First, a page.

By Eur Ing Dawn Bonfield CEng, FICE, FIMMM, FWES – President Women's Engineering Society (WES)
If you work in engineering and read a lot of the engineering press you would be right in thinking that you have heard more talk about the lack of women in engineering over the last couple of years than ever before. And depending on the sector you work in, you may also have noticed more young women entering the profession, and those that do are invariably competent and do very well. This is because they have made it there often against the odds, and have had to be very determined to overcome a number of barriers to get there. But why do we want more women in engineering, and why is it so difficult to attract them?
To understand this we need to take a look back at the history of women in engineering, and the corresponding history of the Women's Engineering Society which was established in 1919. During the First World War women were encouraged into these technical roles in their thousands to make the bombs and munitions, aircraft wings, and an array of other engineering equipment that the war effort required. And they did this with great success - there is evidence to show that women were especially suited to the 're-engineering' of production processes to improve efficiency, and were used as consultants to make improvements to these processes even after the war finished. But the end of the war brought an act called the Restoration of Pre-War Practices which prevented these women from continuing in these technical roles, and so the die was cast and we reverted to an industry which remained the domain of men. Come the Second World War a very similar situation occurred, but again after the war women were no longer encouraged to remain in these roles, and the ones that we know to have been successful at this time are all extraordinary women who went against the grain.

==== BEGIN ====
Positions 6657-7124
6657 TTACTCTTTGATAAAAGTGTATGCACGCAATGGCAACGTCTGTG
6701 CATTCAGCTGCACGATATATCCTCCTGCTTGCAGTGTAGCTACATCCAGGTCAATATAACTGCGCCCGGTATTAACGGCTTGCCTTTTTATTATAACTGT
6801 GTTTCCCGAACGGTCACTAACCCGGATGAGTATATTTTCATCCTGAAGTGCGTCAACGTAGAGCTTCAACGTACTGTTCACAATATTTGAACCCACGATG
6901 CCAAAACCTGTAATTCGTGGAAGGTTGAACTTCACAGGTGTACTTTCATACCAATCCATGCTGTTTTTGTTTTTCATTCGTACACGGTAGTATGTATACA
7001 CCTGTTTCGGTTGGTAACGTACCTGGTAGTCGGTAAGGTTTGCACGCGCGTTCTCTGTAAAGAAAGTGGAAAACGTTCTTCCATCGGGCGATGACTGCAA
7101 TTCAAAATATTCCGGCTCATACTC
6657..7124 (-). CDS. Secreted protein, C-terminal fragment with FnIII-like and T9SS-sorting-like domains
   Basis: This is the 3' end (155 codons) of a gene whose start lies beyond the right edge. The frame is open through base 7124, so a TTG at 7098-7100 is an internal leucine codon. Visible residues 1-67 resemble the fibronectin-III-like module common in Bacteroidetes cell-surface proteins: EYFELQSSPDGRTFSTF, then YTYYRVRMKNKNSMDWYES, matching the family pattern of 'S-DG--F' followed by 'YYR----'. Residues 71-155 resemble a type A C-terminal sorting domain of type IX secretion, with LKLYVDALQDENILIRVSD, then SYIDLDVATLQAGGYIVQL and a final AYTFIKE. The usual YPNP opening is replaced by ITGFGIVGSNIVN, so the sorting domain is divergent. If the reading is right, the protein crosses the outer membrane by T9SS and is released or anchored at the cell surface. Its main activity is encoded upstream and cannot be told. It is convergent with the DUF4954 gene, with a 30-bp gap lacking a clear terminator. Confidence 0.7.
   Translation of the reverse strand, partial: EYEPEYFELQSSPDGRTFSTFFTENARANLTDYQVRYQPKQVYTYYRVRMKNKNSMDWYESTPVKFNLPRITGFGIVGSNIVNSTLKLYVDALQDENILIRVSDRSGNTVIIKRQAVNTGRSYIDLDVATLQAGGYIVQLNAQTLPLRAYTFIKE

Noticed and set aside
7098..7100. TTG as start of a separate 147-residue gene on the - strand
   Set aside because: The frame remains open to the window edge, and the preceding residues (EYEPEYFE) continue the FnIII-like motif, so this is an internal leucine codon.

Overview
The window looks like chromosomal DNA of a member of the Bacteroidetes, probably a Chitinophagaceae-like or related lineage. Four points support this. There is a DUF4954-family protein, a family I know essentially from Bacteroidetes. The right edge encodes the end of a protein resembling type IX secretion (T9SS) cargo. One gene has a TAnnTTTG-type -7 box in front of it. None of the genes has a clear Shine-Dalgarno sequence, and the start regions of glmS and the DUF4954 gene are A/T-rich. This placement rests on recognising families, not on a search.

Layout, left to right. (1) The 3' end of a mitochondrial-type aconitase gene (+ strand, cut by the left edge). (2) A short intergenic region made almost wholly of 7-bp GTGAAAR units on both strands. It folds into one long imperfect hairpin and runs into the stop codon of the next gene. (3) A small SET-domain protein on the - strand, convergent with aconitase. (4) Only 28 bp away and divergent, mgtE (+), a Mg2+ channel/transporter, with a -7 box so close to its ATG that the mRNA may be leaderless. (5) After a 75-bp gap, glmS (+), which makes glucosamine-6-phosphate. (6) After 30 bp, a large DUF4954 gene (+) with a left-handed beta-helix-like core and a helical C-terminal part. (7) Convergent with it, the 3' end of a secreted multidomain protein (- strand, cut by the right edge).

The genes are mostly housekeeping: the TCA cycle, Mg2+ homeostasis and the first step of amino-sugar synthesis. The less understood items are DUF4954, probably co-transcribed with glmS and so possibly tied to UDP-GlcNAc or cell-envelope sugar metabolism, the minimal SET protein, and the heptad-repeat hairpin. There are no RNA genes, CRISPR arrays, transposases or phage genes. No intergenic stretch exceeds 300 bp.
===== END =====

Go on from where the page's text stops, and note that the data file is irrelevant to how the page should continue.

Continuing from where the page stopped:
So in general terms engineering has continued to attract either only the most determined women, or those who have something that we call 'engineering capital' - a parent or close relative who works as an engineer, which has meant that the number of women in engineering has remained at less than 10% for decades (the lowest in Europe). But then came the ENGINEERING SKILLS SHORTAGE that we hear a lot about these days, where according to Engineering UK we will need to double the number of graduates and technicians over the next 10 years to keep up with the predicted growth in the sector.
This has focused the mind somewhat and it has become obvious that we are not going to do this unless we appeal to more than half of the population (ie. the male half), and start to encourage more girls to consider engineering. But the skills gap is not the only reason we need more women. Evidence is growing in engineering as well as other sectors that shows the benefits of diverse teams of workers: productivity increases, profit increases, the working environment improves, and staff feel happier at work and are more likely to stay. And with the use of automation and advanced processes, engineering is not the heavy, physically demanding industry that it used to be, so there is no good reason for not encouraging women into the industry these days.
So with all of these positive reasons to attract more women to engineering, why is it so difficult to convince girls that engineering is a suitable career for them, and why do we find that when we do convince them they often don't stay?